Friday, June 4, 2010

The Time Has Come...

To talk of many things. I'm sitting in a laundromat as I write (the same location that served as inspiration for my creative story that rendered me eligible for the Kidd Tutorial exactly a year ago!), and there's a massive bumblebee buzzing between my seat back and the window. I want to smash it, but I'm concerned for humanity's future. Did you know roughly two-thirds of the US bee population didn't survive this past winter? And that when the bees go, we all do?

At least that's what Albert Einstein said.

I'm also finished with college. Well, there's still summer school to contend with, but no one really cares about that. It's just another excuse for me to spin my wheels and fret over the future. THE FUTURE. Agh! As I walked from my Shakespeare lecture the other day, I was seized with a combined sense of loss and panic. The truth of the matter is that I love love love college, and I'm really in no hurry to leave the land of beer, attractive young people, and zero consequences. Also, the notion that my brain as it currently sits could feasibly be the most formally educated it's ever going to get pretty much freaks me out. Big time. Am I supposed to feel enlightened? In control? At some kind of apex? If so, whoever was in charge of handing out all that shit totally skipped me over.

But there are other, more important items up for discussion. Like, for example, the series finale of LOST. What can I say that hasn't already been said? How about: if you were angered by its conclusion, you've totally misinterpreted the finest show television's ever offered (just behind Six Feet Under, of course). I could go into some kind of lengthy analysis about what it all [probably] means, and how brilliantly structured the final act was in terms of leaving lots of elements available for individual conclusion-reaching (because I already used "interpretation" a sentence or two ago, and any writer worth their weight in eclairs knows not to repeat vocabulary... ever), but instead I'll just say that right about the time Sun and Jin drowned in a submarine, my desire for forward momentum came to a screeching halt (here, of course, I'm choosing to ignore another writer's rule and employ a go-for-broke cliche). I realized I didn't want any more of these awesome characters to die, and that what I really, really wanted to see more than anything was all my favorites back together again, hugging it out in some kind of timeless realm where fate and consequence didn't matter. And that's exactly what I got!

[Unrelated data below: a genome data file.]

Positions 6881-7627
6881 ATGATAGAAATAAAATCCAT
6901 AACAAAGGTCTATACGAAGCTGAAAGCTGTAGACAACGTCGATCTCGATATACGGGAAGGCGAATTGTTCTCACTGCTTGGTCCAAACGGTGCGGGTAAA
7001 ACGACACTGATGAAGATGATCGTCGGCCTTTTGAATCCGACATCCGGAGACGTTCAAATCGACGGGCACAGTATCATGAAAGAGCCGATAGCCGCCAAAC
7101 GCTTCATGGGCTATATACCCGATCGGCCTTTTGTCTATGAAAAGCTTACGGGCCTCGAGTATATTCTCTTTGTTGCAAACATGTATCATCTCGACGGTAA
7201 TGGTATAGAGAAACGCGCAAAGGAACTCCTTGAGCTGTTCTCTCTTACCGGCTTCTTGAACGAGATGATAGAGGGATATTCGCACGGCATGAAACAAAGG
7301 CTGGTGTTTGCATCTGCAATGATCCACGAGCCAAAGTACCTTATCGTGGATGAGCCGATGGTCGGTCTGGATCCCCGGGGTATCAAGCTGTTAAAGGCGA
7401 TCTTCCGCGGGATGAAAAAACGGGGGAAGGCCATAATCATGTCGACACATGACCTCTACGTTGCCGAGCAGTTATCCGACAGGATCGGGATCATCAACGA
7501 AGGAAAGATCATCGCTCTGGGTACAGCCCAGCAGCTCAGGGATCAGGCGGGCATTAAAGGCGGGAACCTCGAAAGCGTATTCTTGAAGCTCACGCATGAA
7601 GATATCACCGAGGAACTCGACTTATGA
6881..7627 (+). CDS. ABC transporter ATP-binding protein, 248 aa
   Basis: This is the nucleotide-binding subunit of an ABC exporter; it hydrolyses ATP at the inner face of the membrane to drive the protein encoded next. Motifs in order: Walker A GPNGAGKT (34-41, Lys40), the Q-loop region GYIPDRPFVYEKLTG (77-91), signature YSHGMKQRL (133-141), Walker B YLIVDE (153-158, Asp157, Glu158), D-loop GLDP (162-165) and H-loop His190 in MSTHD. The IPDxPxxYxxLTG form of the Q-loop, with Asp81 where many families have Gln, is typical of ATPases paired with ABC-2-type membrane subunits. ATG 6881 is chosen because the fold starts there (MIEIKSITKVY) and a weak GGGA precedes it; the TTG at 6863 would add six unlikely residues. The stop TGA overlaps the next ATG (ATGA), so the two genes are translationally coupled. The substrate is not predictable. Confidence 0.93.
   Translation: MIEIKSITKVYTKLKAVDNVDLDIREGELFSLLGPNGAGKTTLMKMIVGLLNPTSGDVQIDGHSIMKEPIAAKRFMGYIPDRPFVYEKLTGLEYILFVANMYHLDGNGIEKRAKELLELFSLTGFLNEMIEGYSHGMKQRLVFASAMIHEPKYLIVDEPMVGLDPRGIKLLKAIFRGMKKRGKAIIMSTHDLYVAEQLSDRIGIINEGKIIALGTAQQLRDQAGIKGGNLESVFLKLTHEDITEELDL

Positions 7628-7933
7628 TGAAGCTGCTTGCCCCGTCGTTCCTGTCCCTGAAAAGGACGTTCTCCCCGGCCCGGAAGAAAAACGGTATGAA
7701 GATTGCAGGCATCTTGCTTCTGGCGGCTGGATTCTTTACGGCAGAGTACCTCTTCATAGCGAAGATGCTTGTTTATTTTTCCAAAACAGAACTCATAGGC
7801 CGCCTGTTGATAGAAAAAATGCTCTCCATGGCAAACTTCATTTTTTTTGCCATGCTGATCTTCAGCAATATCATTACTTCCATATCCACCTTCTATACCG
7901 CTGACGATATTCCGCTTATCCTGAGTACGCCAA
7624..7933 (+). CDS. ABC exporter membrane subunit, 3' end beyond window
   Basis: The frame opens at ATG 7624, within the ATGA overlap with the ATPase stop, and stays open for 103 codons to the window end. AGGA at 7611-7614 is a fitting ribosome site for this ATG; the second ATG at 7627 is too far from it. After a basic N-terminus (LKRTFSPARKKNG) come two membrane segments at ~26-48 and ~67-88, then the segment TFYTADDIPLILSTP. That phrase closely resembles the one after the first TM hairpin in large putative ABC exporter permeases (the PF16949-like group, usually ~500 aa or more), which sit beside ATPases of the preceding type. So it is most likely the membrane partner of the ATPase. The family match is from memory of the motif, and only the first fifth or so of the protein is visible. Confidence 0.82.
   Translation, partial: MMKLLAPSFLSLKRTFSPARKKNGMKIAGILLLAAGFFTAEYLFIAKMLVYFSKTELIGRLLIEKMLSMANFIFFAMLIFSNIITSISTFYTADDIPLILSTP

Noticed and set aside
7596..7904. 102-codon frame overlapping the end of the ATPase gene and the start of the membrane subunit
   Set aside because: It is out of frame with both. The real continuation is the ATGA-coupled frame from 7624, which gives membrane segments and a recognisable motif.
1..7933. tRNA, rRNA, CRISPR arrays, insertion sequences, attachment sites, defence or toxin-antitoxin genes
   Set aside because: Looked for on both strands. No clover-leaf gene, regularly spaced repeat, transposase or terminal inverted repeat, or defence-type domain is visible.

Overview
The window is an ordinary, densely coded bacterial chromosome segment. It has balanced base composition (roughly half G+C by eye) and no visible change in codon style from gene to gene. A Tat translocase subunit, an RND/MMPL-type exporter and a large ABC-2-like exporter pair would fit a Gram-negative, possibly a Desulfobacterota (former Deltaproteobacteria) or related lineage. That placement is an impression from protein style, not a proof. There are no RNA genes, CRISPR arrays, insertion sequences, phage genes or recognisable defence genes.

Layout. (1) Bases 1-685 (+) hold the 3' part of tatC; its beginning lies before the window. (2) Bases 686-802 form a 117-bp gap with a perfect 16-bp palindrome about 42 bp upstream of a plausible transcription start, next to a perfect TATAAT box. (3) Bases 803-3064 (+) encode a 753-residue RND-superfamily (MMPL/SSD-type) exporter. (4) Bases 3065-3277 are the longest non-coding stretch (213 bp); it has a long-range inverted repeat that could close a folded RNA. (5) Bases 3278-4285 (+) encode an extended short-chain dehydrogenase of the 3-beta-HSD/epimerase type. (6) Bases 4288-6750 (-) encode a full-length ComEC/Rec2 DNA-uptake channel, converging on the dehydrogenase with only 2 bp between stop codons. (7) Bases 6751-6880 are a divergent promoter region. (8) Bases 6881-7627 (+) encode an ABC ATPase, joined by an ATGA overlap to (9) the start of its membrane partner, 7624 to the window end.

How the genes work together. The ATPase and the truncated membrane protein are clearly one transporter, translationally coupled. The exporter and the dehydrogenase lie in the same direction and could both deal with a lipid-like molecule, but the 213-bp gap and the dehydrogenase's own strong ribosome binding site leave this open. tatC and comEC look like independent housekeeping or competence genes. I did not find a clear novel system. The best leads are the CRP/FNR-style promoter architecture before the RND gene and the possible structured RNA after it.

Mmm. Boone.

And then there's my San Francisco trip, during which I reveled in mysteries so extreme I'm still kind of addled. If you missed my previous mention of The Jejune Institute, be sure to check it out. And then also there's this:

The Clock Without a Face

Plus that's not even to mention not getting lost in search of the Redding In-N-Out for the first time ever (!), the Santa Cruz boardwalk (Katelyn shout-out!), The Castro, family reunions (Simone!), and driving around for nearly an hour in search of a parking spot. It's an unpleasant experience, I can assure you. At any rate, wohoo! Here's hoping Google and/or Facebook hires me. I hear an "in" is absolutely essential, though, so if any of you out there in the blogosphere know someone (or even know someone who knows someone) please do be sure and let me know. I'd love to move south.

Finally, there's Stanley Kubrick's 2001: A Space Odyssey. Having been tainted at a very early age by the film's intentionally slow pace, I was wary of watching 2001 in its entirety. However, after viewing - and loving - the more recent Moon, and after Netflix assured me the two films are similar, I gave it a shot. Fast-forward to approximately 2:30 am after a long night at the bars, at which point a stupored Yours Truly decided (and the following is verbatim): "dammit! I'm nearly a college grad! If I want to sit down at 2:30 am and start up 2001: A space Odyssey, then I'm goddamned gonna do it! And it's gonna be fun! And to hell with the rest of the world! Right now it's me, this television, and the cold wind blowing."

The above, ladies and gentlemen, is how I'd highly recommend you watch 2001, if you haven't already (that is to say: drunk and late at night). My mind, to be brief, was freaking blown. What a trip! What cinematography! And the music! My God, the music! And the special effects! Flawless! And the layers of mystery! Let's hear it for mystery! Epic, epic, epic. This film pretty much cements Kubrick, in my mind, as a genius, and I've got to get to watching everything else he's done rather immediately. How did none of you think of mentioning this one to me over and over until I finally caved?

I have an EWEB envelop with me, on the back of which is written quite the list of topics to broach right about meow. But my laundry's done, and I'm a college graduate, so whatevs. Take it easy, yo.

Thursday, May 20, 2010

Funny. Clever. Heartbreaking?

With only three days to go until "The End", I just can't revel in enough expressions of LOST fandom like this one. When hardcore rappers and I feel the same way about something, you know it's worthwhile. The coolest part is that the cheese and the wink-wink lyrics only make it better. Or have I now totally lost my mind?

-->"I'll Never Be LOST Again"<--

Wednesday, May 19, 2010